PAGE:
A lot of elements must come together to submit a winning proposal. The team must juggle hundreds of tasks. They must know what tasks to work on and when they’re due. No doubt, a lot of emails and phone calls are exchanged to gauge progress.

The trouble is, lack of visibility introduces friction. Experts can’t find their assigned tasks. Coordinators can’t see content status. Content hand-offs are sketchy and managers are strapped for the information they need to make tough day-to-day decisions. As the process unfolds, friction consumes time and erodes team morale.

An Operational Dashboard eliminates visibility friction:  

  • Instead of searching email for tasks and deadlines, experts are writing and reviewing.
  • Instead of wondering about status, managers are using status to drive decisions.  
  • Instead of hand-off gaps, where mistakes are made, tasks automatically flow.  
  • Instead of worrying about bottlenecks, managers head them off before they become delays.

Instead of consuming writing and reviewing time, visibility saves time to invest in compliant, compelling content decision-makers demand for evaluation.

Formatting Friction

In today’s competitive climate, communicating your message clearly and concisely has never been more important. That’s where your proposal format comes in; helping evaluators and decision-makers understand, trust and take action.  

The trouble is, everytime you share a file, you introduce formatting friction. Writer #1 uses Times New Roman with double spacing. Writer # 2 prefers Garamond. Writer #3 pulls in past proposal content. Suddenly you have eight Heading 1 styles and numbering is off, and you have to reformat.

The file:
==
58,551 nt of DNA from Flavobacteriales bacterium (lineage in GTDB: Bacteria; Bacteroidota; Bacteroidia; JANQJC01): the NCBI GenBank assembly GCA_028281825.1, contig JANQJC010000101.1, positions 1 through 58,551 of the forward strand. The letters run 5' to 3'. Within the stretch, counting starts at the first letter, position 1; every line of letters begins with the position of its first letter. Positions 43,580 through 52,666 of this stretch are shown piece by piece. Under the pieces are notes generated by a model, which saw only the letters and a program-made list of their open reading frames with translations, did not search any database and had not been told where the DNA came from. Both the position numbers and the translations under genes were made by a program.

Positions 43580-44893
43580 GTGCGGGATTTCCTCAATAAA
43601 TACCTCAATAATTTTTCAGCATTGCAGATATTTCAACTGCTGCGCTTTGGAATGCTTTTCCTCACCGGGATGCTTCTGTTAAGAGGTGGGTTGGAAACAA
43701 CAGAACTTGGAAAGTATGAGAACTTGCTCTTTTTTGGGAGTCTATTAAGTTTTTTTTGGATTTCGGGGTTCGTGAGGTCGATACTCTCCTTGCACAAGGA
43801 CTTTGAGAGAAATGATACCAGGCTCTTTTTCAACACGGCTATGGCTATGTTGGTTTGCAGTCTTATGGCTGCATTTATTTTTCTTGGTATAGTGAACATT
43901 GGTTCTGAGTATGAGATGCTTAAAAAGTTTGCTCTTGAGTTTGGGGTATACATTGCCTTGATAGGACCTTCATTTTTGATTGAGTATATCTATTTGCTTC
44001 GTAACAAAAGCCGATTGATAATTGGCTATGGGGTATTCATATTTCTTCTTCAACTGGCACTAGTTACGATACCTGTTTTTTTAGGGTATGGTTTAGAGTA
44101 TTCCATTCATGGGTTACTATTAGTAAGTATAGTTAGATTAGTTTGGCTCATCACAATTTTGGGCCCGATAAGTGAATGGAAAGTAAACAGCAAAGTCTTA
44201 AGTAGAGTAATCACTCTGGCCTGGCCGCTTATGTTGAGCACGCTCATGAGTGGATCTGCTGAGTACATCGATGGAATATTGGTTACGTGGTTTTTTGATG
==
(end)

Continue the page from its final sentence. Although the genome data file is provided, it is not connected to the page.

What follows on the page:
An automated formatting layer eliminates formatting friction:

  • Instead of delaying kick-off, formatting is automatically applied.
  • Instead of reformatting for reviews, content is automatically formatted.
  • Instead of fixing formatting, experts write and review.
  • Instead of reformatting for submission, content is automatically consistent and compliant with layout.
  • Instead of reformatting based on a brand or style change, a quick change automatically updates the cover, footers, etc.

Instead of consuming writing and reviewing time, automatic formatting saves time to invest in the next proposal.

The proposal process is time-consuming enough without the friction obstacles that delay progress, increase rework and wear down your team. Learn how XaitPorter eliminates proposal process friction to save time, reduce costs and bid and win more.

Related Article: Collaboration is the New Competitive Advantage

download whitepaper co-authoring

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Kris Sæther

Kris Sæther is Chief Commercial Officer of Xait. He holds a Bachelor of Science in Graphic Media Studies, and has worked in financial communication in London and Frankfurt prior to joining Xait. He has 20+ years experience from the information management industry. Kris is an avid runner and skier, and a passionate fan of the world’s coolest soccer team, Tottenham. If he is not working or running you will find him cheering for his two daughters on the handball court.